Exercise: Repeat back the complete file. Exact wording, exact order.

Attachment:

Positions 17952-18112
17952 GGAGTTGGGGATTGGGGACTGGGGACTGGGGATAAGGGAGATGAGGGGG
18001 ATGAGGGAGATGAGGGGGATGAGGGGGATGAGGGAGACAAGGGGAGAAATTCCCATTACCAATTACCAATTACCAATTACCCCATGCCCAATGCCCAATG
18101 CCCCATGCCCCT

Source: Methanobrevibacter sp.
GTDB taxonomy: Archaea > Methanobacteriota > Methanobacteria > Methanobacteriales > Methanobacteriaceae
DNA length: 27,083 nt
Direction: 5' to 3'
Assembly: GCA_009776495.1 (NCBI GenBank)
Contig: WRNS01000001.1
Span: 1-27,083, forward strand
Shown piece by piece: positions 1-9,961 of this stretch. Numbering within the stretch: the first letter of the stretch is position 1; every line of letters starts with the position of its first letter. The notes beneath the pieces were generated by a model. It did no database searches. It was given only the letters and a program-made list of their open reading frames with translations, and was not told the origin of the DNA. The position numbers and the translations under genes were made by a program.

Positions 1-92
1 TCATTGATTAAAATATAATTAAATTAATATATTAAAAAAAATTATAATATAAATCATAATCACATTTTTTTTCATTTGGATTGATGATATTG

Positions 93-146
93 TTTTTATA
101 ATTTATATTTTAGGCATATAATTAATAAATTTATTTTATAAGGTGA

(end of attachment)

Positions 17952-18112
17952 GGAGTTGGGGATTGGGGACTGGGGACTGGGGATAAGGGAGATGAGGGGG
18001 ATGAGGGAGATGAGGGGGATGAGGGGGATGAGGGAGACAAGGGGAGAAATTCCCATTACCAATTACCAATTACCAATTACCCCATGCCCAATGCCCAATG
18101 CCCCATGCCCCT

Source: Methanobrevibacter sp.
GTDB taxonomy: Archaea > Methanobacteriota > Methanobacteria > Methanobacteriales > Methanobacteriaceae
DNA length: 27,083 nt
Direction: 5' to 3'
Assembly: GCA_009776495.1 (NCBI GenBank)
Contig: WRNS01000001.1
Span: 1-27,083, forward strand
Shown piece by piece: positions 1-9,961 of this stretch. Numbering within the stretch: the first letter of the stretch is position 1; every line of letters starts with the position of its first letter. The notes beneath the pieces were generated by a model. It did no database searches. It was given only the letters and a program-made list of their open reading frames with translations, and was not told the origin of the DNA. The position numbers and the translations under genes were made by a program.

Positions 1-92
1 TCATTGATTAAAATATAATTAAATTAATATATTAAAAAAAATTATAATATAAATCATAATCACATTTTTTTTCATTTGGATTGATGATATTG

Positions 93-146
93 TTTTTATA
101 ATTTATATTTTAGGCATATAATTAATAAATTTATTTTATAAGGTGA